How to Work with a Graphic Designer (and Get What You Want)


Graphic designers and those in charge of hiring them don’t usually speak the same language. As a result, the process of hiring and working with graphic designers can sometimes be stressful and time-consuming for all parties involved. But just like in any good relationship, communication is the key to getting results you can be proud of from your designer, or any other type of creative that you may need to hire.

We’ve put together this list of tips for how to work with designers, illustrators, writers and just about any other creative freelancer or company to get what you want from a project.

1. Know what you want.

Knowing what you want before you begin is very important to the creative process. You are hiring someone else to bring your idea to life, so knowing your idea would be the first step to success. Of course, approaching a designer with a vague idea is okay, but be sure you have at the least a concept that the designer can work off of (and be ready to pay extra for “conceptualization”). This is especially important if you’re looking for a logo. Logos represent your company and designers are often skeptical of working with clients who aren’t sure how they want to be represented. Some good tips on creating a business logo can be found on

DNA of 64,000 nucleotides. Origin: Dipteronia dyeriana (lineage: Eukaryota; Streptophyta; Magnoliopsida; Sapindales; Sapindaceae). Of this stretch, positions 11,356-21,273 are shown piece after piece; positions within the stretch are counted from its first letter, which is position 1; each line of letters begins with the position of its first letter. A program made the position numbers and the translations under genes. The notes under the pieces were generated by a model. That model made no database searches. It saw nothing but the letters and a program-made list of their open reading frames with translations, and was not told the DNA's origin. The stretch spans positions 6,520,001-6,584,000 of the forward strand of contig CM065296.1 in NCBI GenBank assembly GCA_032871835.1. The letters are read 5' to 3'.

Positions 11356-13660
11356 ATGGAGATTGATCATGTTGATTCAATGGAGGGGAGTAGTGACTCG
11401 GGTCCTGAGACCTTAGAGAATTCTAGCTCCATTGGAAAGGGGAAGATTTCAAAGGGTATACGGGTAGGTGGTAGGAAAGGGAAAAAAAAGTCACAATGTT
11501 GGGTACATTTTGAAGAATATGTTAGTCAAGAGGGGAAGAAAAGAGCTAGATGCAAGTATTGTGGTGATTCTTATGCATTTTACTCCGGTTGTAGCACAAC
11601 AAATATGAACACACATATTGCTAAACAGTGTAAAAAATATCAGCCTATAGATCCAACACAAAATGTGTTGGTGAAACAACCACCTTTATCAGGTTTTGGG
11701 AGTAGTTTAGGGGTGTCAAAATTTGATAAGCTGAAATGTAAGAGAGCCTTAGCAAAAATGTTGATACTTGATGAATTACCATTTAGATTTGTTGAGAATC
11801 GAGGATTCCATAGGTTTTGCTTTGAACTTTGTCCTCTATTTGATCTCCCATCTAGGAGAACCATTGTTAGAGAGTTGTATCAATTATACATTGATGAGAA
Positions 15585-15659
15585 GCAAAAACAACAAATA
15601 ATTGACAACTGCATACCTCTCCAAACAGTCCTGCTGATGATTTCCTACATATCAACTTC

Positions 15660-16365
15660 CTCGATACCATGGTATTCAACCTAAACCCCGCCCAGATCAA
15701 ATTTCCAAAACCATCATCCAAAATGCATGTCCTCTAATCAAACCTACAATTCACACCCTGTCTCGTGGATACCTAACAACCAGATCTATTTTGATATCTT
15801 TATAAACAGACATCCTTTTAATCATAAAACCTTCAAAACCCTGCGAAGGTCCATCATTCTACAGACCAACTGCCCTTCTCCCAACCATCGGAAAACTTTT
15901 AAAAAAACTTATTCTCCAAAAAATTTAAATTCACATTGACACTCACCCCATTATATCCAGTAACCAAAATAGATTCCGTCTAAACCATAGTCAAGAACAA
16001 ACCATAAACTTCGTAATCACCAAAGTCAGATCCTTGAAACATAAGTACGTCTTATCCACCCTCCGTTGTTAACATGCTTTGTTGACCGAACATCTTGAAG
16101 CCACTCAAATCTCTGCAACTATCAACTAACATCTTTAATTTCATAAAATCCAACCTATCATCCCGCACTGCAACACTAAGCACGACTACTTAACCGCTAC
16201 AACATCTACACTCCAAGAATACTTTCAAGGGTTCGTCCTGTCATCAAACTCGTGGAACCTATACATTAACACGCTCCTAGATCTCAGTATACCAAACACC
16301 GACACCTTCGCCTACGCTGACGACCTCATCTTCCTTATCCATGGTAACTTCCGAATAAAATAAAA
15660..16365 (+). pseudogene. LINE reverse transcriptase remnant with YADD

2. Understand what a designer does

On countless occasions, designers have complained of clients demanding unrealistic things of them. So, prior to approaching a graphic designer with a project meant for a social media marketer or a freelance copywriter, take a few moments to understand what designers actually do, which is design. Your collaboration will yield much better results if you already know what you want as your slogan, what kinds of images your target audience responds to and what the ultimate purpose of your website’s redesign will be. 4e Media put together a great list of things to know before hiring a designer that will help improve your results, as did designer Victoria Nece here.

3. Make realistic revisions

Once the initial design has been created, you can address the changes that need to be made to finalize the design. If you have done your homework, then these final steps should be fluid, simple and address only minor changes such as some colors and textures. Designers, however, will tell you a different story and many dread the revision process thanks to the unrealistic, and sometimes incomprehensible, suggestions and critiques offered by clients. Before getting yourself lumped into the category of “hard to work with”, take a look at the designs over on Sharpsuits, where designers ‘exact revenge’ on clients by visualizing their ridiculous requests. This way you’ll know what not to ask for.




Category: Design